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Whoppers and Heath bars are much lower on my list of favorite candies, but goddamn do they work wonders in the recipe here. It’s no secret that toffee is terrific in ice cream, and the deep, burnt, brown sugar caramel notes exist in perfect harmony with the butterscotch, delivering a huge satisfying fatty crunch. The whoppers play a similar role, maintaining all of their crunchy character and bringing a funky malt flavor to the profile that once again plays perfectly with the butterscotch and pops with huge chomp-y satisfaction.

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From the first bite in all the way to the bottom of the pint this ice cream is like trick-or-treating in the best way. Digging into the sea of orange-y tan and chocolate brown I never knew what I was going to pull out, and oftentimes I didn’t know until I bit in. Would the bite be soft and creamy or hard and crunchy or smooth and sweet? It’s like reaching into a candy-stuffed pillow case after a successful night on the halloween prowl, pulling out treat after treat after treat. Fantastic.

Rating: 10/10
Found at: Salt & Straw (www.saltandstraw.com)

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REVIEW: Pepperidge Farm Pumpkin Spice Milano

The tale of two opposites attracting. When alternate worlds collide. The quintessential adult grocery store cookie meets teenage-girl-fueled food trend. Crunchy sophisticated fun fuses with basic bitch tendencies. Pepperidge Farm Pumpkin Spice Milano’s. Can this unlikely team up yield greatness? Today on the skillet we find out!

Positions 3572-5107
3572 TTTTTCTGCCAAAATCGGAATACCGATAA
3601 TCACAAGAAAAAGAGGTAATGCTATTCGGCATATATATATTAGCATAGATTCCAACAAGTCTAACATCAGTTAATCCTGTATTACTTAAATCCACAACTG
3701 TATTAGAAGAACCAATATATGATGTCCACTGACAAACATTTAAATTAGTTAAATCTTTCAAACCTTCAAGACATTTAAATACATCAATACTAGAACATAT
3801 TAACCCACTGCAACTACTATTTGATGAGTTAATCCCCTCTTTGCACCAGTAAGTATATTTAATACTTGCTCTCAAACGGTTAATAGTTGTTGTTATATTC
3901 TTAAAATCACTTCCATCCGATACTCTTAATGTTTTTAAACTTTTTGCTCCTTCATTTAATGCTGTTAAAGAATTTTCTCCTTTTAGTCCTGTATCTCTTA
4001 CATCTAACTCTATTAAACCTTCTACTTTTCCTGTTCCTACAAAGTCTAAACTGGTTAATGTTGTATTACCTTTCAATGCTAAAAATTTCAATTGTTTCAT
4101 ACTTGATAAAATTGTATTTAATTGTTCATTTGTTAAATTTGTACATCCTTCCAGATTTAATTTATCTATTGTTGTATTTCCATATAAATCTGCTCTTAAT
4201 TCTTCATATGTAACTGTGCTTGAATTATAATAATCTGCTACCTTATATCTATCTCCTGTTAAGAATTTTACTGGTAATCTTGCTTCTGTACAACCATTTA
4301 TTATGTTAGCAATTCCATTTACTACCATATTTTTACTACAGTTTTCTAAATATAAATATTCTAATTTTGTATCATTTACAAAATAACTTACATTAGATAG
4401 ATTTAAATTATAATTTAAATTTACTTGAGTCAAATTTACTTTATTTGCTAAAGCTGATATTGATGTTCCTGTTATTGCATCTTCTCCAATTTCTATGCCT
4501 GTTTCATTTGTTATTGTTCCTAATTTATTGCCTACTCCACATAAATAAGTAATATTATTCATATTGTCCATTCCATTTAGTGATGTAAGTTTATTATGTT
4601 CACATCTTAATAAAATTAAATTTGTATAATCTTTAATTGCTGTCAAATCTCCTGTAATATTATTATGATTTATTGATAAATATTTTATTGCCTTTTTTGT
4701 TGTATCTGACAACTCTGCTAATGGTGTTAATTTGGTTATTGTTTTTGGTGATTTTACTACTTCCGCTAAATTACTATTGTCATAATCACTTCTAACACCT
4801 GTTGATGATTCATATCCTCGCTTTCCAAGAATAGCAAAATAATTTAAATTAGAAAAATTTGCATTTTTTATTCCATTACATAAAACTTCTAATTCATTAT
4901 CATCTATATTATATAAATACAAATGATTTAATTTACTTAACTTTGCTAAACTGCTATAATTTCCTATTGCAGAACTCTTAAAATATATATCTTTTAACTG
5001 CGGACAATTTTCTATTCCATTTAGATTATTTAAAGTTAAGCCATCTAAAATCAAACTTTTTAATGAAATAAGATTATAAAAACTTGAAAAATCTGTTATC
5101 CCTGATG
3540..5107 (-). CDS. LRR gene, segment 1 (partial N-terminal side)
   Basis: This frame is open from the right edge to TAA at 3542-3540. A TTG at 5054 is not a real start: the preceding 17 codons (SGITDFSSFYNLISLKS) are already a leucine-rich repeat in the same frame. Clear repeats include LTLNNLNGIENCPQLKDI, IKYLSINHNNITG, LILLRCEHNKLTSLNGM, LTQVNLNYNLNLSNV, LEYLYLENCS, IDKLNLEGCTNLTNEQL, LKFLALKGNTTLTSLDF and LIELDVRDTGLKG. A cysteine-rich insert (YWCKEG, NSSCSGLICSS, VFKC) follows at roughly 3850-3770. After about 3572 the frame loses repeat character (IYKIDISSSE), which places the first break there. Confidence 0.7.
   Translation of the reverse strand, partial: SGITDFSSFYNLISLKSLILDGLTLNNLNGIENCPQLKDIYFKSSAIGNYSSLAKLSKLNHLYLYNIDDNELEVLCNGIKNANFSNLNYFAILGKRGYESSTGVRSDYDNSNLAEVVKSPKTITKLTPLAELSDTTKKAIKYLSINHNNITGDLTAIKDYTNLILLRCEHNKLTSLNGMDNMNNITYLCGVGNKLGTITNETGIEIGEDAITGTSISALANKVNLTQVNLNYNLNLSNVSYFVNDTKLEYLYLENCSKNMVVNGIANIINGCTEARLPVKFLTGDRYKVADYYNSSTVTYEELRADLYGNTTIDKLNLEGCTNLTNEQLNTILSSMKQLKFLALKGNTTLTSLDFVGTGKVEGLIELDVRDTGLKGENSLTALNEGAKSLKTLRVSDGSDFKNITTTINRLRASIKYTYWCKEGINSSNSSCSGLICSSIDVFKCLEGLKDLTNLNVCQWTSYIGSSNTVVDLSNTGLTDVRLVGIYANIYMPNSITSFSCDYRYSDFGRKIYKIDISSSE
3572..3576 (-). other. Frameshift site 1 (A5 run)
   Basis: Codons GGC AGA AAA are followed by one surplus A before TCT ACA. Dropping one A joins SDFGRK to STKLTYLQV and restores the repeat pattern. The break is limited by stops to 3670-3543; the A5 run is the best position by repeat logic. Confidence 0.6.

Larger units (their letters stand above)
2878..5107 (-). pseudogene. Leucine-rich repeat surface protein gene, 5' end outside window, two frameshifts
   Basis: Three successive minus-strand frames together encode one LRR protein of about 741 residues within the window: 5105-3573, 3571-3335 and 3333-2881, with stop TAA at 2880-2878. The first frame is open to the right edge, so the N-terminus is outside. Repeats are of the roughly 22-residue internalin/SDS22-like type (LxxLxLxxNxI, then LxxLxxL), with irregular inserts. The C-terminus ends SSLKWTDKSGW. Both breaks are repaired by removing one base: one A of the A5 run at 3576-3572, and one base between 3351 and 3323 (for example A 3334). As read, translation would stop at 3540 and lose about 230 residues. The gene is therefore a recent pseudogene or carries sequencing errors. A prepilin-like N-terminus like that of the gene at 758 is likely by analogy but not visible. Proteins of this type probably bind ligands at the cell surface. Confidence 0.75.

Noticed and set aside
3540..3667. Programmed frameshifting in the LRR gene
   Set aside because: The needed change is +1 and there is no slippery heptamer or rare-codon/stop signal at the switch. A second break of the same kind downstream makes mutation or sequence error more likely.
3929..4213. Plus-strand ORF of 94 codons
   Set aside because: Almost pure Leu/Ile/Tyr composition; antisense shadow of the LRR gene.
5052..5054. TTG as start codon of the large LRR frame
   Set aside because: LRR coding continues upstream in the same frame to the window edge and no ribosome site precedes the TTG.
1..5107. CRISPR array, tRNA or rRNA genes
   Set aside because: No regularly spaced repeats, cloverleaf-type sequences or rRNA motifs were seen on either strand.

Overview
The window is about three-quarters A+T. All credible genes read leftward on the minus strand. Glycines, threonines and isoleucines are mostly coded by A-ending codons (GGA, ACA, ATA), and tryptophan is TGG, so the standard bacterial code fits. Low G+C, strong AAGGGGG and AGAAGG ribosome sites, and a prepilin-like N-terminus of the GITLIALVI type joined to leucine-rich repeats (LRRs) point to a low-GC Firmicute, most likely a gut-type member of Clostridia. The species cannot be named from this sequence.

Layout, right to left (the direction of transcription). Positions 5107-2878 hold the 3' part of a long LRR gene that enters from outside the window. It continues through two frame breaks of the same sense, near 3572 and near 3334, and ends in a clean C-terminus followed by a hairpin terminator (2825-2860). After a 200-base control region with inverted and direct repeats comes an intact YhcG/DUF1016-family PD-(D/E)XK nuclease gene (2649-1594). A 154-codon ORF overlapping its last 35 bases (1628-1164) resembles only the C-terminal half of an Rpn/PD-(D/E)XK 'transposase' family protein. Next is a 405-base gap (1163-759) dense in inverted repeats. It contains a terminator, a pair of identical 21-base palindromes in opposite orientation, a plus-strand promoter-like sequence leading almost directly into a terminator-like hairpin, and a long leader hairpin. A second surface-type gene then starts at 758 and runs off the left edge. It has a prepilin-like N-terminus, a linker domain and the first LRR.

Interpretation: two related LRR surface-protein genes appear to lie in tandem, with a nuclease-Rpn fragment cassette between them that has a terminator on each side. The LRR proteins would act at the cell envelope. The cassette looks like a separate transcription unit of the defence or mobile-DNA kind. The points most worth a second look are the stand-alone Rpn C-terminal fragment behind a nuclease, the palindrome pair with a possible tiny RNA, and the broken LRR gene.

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The cookies have the classic Milano appearance – tan ovals with a thin layer of chocolate in the middle, but this one also has a fun deep orange oozing out of the sides. It’s a lovely color combination that screams spooky autumn vibes – reading books and playing chess with a roomful of dad’s happily crunching and sippin’ on English breakfast.

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The flavor of these iconically crispy cookies is surprisingly balanced and tasty – with neither chocolate or pumpkin being too dominant. The usually thin layer of the cookies’ innards is pivotal in achieving this optimal balance, as the chocolate doesn’t flex too prominently over the fall flavors and both are allowed to breathe without clashing. There are very apparent but not too intense notes of cinnamon and nutmeg flirting with just a hint of dark chocolate, and the crumbly, sweet, buttery body of the cookie smoothes both flavors out as the perfect mediator to these two often bold, potentially clashing flavors.

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Pepperidge Farm continues to impress me with their ability to combine elements that I’m not sure will work together, like dark chocolate and lime, and delivering a delicious product with finesse. The spice is subtle but pleasing and makes for a wonderful coffee companion while cozying up with a spooky novel on a dimly lit autumn morning.

Rating: 8/10
Found at: Target ($2.99)